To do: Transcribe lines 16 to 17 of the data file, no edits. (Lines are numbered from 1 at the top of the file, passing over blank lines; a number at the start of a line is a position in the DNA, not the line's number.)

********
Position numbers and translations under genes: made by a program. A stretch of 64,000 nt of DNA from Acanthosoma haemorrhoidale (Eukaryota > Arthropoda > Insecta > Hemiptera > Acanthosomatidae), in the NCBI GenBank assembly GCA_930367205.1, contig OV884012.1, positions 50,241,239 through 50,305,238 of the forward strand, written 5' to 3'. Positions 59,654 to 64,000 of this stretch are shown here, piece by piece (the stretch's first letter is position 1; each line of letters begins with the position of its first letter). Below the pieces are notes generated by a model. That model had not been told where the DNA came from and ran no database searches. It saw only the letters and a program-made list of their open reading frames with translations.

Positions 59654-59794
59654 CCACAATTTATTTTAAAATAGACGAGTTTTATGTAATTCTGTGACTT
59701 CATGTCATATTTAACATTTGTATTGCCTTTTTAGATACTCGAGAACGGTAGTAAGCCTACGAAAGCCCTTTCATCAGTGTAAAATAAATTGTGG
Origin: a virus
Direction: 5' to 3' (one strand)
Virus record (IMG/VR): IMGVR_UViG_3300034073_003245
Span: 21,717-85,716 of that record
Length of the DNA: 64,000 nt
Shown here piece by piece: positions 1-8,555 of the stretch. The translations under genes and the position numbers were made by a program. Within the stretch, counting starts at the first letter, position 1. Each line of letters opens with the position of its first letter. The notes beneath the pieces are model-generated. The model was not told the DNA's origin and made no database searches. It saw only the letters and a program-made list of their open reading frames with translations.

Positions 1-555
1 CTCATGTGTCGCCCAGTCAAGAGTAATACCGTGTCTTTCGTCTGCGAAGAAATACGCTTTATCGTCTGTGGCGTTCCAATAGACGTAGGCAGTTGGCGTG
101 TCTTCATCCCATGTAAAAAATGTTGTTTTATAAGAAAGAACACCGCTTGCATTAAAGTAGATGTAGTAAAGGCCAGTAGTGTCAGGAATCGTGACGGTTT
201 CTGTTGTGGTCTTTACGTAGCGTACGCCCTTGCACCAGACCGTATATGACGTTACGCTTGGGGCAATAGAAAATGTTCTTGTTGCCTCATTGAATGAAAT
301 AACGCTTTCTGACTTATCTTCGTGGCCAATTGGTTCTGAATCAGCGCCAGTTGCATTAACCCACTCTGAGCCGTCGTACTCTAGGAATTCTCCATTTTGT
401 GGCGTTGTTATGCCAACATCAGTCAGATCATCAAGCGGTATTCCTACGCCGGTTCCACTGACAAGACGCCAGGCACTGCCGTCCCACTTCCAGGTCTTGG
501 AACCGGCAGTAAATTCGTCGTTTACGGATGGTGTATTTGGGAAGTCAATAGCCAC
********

401 GGCGTTGTTATGCCAACATCAGTCAGATCATCAAGCGGTATTCCTACGCCGGTTCCACTGACAAGACGCCAGGCACTGCCGTCCCACTTCCAGGTCTTGG
501 AACCGGCAGTAAATTCGTCGTTTACGGATGGTGTATTTGGGAAGTCAATAGCCAC